2016-07-29 / Community

A Window on the Past

The history of western South Portland, continued
By Kathryn Onos DiPhilippo
South Portland Historical Society


Top left, Judith Dyke and Bob Dyke with horse “Midnight” at the farm house on Westbrook Street in 1950.Top right, John and Bob Dyke in the hay field in 1944. Above, Charles Dyke on his farm in the 1930s. Top left, Judith Dyke and Bob Dyke with horse “Midnight” at the farm house on Westbrook Street in 1950.Top right, John and Bob Dyke in the hay field in 1944. Above, Charles Dyke on his farm in the 1930s. I had an interesting conversation with one of our historical society members this week, Maxine Morris. Maxine is a much-beloved, retired elementary school teacher who has lived a lifetime here in South Portland. She has helped us to preserve history over the years, donating photos related to her days as a teacher at Redbank School, as well as a series of photos showing construction of houses in Country Gardens. During our conversation, we were noting a few recent negative comments that have appeared in the local newspaper, made by residents when referring to western areas of South Portland, and how some residents are unaware of the excellent neighborhoods on our west end. Our west end neighborhoods are ideally situated near shopping areas, close to the Maine Turnpike and Iterstate 295, very close to major employers, and have many quiet, pleasant streets that are home to many people and families of all ages.

With that conversation in mind, and with my own desire to continue to preserve the history of the western neighborhoods of South Portland, I will again share some interesting photos related to Thornton Heights of years gone by. The accompanying photographs come from our Dyke Family Collection and show various Dyke family members in and around their farm on Westbrook Street in Thornton Heights. Charles Dyke had been a market gardener in Portland, on leased property in the Riverton area, growing vegetables for commercial sale. In the early 1900s, because the land at Riverton wasn’t big enough, he bought the land on Westbrook Street, bought the existing barn on the property at Riverton, then took the barn apart, piece by piece, and brought it by horse and wagon to South Portland where he erected it on his new property. Charles’s son, Ernest “Ted” Dyke, worked alongside him, but in the early 1920s, Ted bought the cows, equipment and customers from Crosby Dairy (out in the area near the Maine Mall and the Maine Turnpike), and took over the farm, making it more focused as a dairy farm. Ted ran that dairy farm with help from his children, through the Depression era and beyond. At one point, he had 20 to 25 cows. He finally sold the farm in 1956 and the area was developed by Clinton MacLeod into the Country Gardens neighborhood.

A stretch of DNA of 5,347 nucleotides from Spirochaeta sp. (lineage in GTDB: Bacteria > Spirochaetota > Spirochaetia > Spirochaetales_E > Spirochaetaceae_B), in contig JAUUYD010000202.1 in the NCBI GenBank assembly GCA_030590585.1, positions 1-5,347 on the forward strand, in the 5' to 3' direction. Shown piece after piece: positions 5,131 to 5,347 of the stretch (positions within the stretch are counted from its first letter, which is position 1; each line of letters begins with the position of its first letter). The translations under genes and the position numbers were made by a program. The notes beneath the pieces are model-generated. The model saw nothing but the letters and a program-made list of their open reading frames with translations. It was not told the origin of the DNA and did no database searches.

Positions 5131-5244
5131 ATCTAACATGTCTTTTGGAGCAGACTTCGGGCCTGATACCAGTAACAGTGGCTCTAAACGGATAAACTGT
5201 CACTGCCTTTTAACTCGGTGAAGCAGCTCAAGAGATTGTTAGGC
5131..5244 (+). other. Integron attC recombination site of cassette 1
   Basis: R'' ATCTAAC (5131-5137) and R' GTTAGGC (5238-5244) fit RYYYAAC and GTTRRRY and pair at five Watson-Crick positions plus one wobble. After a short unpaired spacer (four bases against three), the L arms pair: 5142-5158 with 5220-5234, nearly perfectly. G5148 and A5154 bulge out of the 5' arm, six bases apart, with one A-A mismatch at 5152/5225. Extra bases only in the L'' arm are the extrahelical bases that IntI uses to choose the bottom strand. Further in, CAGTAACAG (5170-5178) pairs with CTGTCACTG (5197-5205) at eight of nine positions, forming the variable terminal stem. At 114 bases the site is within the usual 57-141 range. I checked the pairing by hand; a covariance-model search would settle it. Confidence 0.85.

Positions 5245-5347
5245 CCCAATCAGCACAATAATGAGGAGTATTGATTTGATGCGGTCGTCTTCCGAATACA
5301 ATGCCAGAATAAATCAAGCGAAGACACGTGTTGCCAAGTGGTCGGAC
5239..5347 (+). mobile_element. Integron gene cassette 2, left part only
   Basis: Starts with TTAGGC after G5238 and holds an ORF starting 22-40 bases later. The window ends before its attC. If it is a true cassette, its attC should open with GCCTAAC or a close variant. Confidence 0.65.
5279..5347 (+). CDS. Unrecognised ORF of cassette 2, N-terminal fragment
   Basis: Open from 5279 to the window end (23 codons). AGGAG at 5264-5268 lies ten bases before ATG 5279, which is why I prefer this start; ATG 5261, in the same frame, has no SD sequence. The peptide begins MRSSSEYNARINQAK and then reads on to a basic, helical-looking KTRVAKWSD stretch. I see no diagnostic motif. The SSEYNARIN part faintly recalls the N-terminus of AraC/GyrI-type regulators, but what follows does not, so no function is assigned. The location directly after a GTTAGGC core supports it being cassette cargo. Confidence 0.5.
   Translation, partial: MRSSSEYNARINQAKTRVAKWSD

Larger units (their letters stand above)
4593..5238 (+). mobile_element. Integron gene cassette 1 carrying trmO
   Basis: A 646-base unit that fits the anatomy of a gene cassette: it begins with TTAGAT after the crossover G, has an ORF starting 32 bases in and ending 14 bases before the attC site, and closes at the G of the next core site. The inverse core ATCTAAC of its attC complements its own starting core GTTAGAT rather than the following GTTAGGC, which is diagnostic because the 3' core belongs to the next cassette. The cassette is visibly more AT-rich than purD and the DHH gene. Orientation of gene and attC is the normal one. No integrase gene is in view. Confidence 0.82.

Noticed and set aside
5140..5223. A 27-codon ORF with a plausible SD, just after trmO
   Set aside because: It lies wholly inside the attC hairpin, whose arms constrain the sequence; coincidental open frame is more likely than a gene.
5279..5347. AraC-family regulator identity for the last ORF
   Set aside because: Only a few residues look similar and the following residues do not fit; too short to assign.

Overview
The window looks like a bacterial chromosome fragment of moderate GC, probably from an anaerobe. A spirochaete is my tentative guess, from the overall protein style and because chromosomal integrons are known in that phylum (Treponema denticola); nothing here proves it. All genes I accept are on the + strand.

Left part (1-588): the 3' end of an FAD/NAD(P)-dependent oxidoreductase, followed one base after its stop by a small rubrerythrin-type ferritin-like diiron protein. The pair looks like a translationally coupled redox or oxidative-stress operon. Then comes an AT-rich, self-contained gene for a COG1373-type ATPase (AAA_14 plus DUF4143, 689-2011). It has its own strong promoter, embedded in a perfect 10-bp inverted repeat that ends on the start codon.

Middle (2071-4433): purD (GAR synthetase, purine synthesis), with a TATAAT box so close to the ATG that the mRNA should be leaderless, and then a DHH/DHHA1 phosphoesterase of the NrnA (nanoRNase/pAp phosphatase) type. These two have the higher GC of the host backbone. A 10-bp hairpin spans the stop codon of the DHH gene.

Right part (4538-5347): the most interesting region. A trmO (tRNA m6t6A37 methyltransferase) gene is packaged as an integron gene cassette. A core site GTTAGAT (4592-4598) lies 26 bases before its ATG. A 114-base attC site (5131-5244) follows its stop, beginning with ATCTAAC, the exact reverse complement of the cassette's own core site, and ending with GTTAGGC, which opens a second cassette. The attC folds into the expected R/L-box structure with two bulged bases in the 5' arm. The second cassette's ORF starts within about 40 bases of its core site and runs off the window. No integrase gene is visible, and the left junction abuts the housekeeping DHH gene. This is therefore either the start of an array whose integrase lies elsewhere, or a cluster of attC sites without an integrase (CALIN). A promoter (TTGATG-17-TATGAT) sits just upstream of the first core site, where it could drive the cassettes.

South Portland Historical Society is seeking photographs, documents, artifacts or anything else to help preserve the history of South Portland’s west end neighborhoods: Redbank, Long Creek, Meadowbrook, Thornton Heights, Sunset Park and Country Gardens. If you have anything that might help us, please contact the historical society at 767-7299 or sphistory04106@gmail.com.

Kathryn Onos DiPhilippo is executive director of South Portland Historical Society.



Above, Bob Dyke riding the work horse “Tiger” in 1950. Right, John and Dianne Dyke with steers “Jim” and “Jack” in 1948. Above, Bob Dyke riding the work horse “Tiger” in 1950. Right, John and Dianne Dyke with steers “Jim” and “Jack” in 1948.

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